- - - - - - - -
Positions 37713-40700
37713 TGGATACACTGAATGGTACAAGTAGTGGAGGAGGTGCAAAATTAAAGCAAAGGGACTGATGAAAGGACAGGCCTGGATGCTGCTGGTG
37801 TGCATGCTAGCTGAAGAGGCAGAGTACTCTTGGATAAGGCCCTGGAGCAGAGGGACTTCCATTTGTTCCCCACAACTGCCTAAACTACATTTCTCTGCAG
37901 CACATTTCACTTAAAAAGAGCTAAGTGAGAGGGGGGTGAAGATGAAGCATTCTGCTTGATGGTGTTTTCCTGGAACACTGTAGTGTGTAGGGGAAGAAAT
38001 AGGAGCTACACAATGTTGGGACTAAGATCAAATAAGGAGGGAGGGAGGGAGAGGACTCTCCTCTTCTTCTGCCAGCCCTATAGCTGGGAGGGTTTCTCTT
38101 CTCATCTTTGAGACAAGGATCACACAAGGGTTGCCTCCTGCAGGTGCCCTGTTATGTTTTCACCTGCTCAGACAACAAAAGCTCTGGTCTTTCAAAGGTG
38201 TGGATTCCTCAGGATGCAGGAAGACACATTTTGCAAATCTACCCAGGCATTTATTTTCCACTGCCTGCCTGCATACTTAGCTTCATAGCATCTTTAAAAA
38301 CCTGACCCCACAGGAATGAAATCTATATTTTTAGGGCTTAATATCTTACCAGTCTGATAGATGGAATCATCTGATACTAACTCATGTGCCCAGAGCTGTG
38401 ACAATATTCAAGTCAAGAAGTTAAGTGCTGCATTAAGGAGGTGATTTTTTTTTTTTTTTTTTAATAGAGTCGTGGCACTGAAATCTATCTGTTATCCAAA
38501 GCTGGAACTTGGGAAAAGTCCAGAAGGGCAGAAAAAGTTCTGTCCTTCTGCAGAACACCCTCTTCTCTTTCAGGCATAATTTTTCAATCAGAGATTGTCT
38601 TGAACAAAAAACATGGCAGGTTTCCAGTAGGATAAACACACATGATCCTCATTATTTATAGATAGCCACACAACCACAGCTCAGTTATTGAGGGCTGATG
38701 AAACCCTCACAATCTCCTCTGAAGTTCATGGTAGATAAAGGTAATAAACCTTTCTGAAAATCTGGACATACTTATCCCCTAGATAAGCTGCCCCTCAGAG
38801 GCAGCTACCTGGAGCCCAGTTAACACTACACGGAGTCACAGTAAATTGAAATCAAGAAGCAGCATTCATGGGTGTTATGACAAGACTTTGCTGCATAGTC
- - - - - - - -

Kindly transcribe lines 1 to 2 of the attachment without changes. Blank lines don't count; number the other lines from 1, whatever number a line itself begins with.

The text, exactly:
Positions 37713-40700
37713 TGGATACACTGAATGGTACAAGTAGTGGAGGAGGTGCAAAATTAAAGCAAAGGGACTGATGAAAGGACAGGCCTGGATGCTGCTGGTG